Dr. Itzhak Brook may have lost his ability to speak normally, but his personal experience with throat cancer and its aftermath has given him a stronger voice than ever.
Dr. Brook is professor of pediatrics at Georgetown University, Washington, and a specialist in anaerobic bacterial infections and infections of the head and neck. He was diagnosed with hypopharyngeal squamous cell carcinoma in 2005, despite never having smoked. Surgical removal of the tumor and radiation were initially successful, but 2 years later, the cancer recurred and he underwent total laryngopharyngectomy.
In his new book, “My Voice: A Physician’s Personal Experience With Throat Cancer,” Dr. Brook recounts, in unflinching detail, the 3 years beginning with his diagnosis and culminating in his newfound role as a spokesman bridging the gap between medical professionals and patients with head and neck cancers, particularly laryngectomees.
Being a physician did not prevent Dr. Brook from experiencing the same fears and emotions felt by any patient diagnosed with cancer. He relates these throughout the book, including his initial “inner prejudice about patients with cancer” dating back to his medical school days decades earlier when the diagnosis meant a near-certain death sentence.
Nor did possession of a medical degree protect Dr. Brook from medical errors. It just allowed him to spot more of them. Indeed, a startling proportion of the book chronicles the numerous errors — of both omission and commission — that he observed during each of his hospital stays. The majority of these — some with serious consequences — would not likely have been detected by patients without medical backgrounds.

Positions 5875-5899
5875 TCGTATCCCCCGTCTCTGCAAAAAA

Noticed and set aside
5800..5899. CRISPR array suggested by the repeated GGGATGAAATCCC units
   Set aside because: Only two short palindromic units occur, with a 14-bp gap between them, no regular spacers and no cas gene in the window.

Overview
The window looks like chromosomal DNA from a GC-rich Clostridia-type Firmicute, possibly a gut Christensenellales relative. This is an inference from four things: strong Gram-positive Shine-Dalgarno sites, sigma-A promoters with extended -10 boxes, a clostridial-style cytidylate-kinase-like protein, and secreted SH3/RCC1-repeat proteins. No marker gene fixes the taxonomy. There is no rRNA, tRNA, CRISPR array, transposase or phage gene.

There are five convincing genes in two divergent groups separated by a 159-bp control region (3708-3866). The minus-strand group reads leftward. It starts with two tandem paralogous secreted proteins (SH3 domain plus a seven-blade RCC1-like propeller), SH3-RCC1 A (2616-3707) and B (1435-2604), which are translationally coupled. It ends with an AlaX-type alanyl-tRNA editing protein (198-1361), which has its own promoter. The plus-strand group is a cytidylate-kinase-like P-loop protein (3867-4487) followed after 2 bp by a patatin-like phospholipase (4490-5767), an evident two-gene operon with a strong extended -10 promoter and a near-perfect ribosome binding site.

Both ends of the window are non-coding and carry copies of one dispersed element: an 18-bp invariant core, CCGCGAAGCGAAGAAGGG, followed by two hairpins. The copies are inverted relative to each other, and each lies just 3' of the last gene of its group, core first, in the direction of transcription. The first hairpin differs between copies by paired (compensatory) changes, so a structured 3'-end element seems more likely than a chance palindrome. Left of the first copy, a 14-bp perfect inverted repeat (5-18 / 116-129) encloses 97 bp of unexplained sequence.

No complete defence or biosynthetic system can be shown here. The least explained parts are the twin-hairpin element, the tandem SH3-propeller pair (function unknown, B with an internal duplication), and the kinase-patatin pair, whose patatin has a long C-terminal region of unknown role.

Following his radical surgery, Dr. Brook struggled to communicate with busy, overworked physicians and nurses. Describing morning rounds, he writes, “When the surgical team arrived and departed within 2 or 3 minutes without giving me time for follow-up questions, I felt ignored and frustrated … I was also afraid that if I antagonized them, I would receive even less attention.”
But his account isn’t all negative. Throughout the book, Dr. Brook praises the many “compassionate” medical professionals involved in his care — including even some who made mistakes — and documents his personal triumphs and insights in adapting to his new set of realities. He now shares his expertise with fellow laryngectomy patients at the online support community www.webwhispers.org.
Before his ordeal began, Dr. Brook had been a worldwide lecturer in infectious disease. Now that he uses a voice prosthesis and speaks in a “rusty whisper,” he’s found a new mission. “My wish is to use this obstacle in my life in a positive way. By lecturing and writing about my experiences and sharing them with other laryngectomees and health care providers I hope that others will learn and benefit from my experience.”
-Miriam E. Tucker (@MiriamETucker on Twitter)